• Beware of accusations phrased as questions. Neither the question “Did Obama order illegal spying on the Trump campaign?” nor “Has Trump sided with Nazis?” tells you anything. They’re questions. But if you’re not paying much attention, your mind will convert them into beliefs that “Obama did” and “Trump has.” That’s why they work as propaganda. You’ll often see that trick used in headlines at the bottom of the screen on cable news shows.

Responses

  1. Well done! A balanced look at this subject flavored with personal experience.

    • Thanks, Jim. The only people who never make any mistakes are those who don’t do anything. 🙂

  2. WONDERFUL piece! Your observations are spot-on (“Even with the best intentions in the world, some biased reporting is impossible to avoid”) — as are your recommendations (“If you want to know the truth and not just reinforce what you already believe, look at a variety of sources to get different perspectives”). I’m going to take your advice and vary my media diet a bit, even if there’s a small chance my head will explode. 🙂

    • Thanks very much. I’m glad you liked it!

  3. […] My colleague N. Scott Palmer talks about bias in the news media. He cautions us to distinguish editorial content (of which there’s lots) from straight news. And he explains how even the most honorable reporter can get it wrong. Read When News Media Aren’t Exactly Corrupt […]

    • Thanks for the kind words and the mention on your blog!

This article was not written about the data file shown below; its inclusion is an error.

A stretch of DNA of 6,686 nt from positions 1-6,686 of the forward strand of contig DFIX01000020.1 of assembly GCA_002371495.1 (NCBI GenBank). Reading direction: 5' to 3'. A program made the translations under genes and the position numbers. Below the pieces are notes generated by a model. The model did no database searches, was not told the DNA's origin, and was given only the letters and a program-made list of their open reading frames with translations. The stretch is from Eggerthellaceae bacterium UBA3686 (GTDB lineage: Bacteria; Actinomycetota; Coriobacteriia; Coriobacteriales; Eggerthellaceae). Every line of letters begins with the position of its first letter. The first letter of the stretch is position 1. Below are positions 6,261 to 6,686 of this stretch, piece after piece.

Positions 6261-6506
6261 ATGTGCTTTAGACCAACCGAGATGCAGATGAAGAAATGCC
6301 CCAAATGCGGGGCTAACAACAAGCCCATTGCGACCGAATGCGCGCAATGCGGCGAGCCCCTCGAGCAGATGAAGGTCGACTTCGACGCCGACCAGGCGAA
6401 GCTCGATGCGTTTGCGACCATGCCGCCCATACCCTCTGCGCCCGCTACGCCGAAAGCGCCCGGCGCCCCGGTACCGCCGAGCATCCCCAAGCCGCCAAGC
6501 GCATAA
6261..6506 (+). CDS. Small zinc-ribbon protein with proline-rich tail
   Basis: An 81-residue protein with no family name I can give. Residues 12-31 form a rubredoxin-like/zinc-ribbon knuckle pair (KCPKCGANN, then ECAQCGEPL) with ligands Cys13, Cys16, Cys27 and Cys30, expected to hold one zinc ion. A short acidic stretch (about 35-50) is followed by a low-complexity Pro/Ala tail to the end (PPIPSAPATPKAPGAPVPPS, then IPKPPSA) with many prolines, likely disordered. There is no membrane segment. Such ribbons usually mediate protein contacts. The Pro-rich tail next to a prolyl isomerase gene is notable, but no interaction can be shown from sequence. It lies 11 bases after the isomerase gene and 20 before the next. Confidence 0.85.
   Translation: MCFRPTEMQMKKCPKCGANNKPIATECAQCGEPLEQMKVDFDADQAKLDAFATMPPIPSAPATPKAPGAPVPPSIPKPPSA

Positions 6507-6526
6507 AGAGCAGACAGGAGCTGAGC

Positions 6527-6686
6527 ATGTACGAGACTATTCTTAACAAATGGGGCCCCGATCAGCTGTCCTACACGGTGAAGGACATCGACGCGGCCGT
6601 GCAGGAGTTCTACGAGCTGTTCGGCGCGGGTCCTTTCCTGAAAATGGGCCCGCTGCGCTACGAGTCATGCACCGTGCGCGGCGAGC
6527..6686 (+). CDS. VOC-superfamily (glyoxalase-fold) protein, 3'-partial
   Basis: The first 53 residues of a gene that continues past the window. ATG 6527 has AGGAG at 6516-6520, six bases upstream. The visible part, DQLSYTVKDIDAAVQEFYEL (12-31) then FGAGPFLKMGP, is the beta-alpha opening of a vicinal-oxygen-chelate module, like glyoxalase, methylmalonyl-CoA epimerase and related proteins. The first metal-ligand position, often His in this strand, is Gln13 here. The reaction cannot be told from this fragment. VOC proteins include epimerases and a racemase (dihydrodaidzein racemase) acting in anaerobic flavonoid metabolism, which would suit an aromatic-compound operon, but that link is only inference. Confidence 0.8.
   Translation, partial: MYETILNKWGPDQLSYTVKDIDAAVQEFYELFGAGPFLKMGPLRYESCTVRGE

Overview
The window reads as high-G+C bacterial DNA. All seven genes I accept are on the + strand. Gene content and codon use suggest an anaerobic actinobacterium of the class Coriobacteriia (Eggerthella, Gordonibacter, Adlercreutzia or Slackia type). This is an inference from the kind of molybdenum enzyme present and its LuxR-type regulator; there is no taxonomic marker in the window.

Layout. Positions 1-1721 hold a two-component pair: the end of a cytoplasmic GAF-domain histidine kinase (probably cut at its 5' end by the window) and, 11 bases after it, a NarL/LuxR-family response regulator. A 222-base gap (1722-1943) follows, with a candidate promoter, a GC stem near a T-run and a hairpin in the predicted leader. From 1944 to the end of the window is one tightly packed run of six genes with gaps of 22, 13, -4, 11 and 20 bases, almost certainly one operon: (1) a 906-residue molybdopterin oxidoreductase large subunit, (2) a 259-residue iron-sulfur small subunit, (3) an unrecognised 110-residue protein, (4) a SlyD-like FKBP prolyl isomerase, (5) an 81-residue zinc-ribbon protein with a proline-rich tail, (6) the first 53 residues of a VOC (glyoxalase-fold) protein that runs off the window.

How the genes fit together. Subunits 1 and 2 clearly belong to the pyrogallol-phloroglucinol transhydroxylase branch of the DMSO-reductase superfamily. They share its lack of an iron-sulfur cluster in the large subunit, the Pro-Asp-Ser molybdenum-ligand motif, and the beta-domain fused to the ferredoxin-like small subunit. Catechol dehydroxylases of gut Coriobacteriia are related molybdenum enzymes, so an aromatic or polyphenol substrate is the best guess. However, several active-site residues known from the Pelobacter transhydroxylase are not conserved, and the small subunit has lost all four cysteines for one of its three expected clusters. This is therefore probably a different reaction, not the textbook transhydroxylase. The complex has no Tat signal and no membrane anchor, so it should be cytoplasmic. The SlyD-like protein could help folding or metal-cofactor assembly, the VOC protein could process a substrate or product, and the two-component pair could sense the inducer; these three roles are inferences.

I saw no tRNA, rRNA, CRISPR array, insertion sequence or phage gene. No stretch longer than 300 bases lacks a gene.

4. So many good points here. The distinction between news and comment seems all but lost today. Going back 40 years or so it seemed that the news to comment ratio was maybe 90/10. Today (in the infotainment era) that ratio has nearly reversed.

    I think the biggest source of bias in hard news today is the choice of what is or is not covered. Your advice to follow multiple sources (of different editorial positions) is crucial.

    Glad to see you are still writing, somehow your blog fell off of my radar.

    • Thanks! You’re right that bias by omission and selective focus are two of the biggest offenders. Sometimes, news media and politicians make truthful accusations about people they don’t like, but they fail to mention that they do exactly the same things whenever they get the chance.

  5. It would be a distinct pleasure to witness the establishment of a ‘news-reporter’s guild’, of which members can proudly attach and display their membership as credentials for accuracy in reporting. Membership requirements of high standard, and some (at least) professional statements that would set straight the record in the event of egregiously deceptive articles, columns, or headlines. Add to this, keeping an accessible scorecard of violations-violators. A resource for intelligent information consumers, who want to do reliability.checking, as part of a fact check.

    • It’s a great idea. At present, there are organizations that pretend to do it but are often blatantly biased. Maybe there is already a more reliable group; I’ll check around and let you know if I find anything.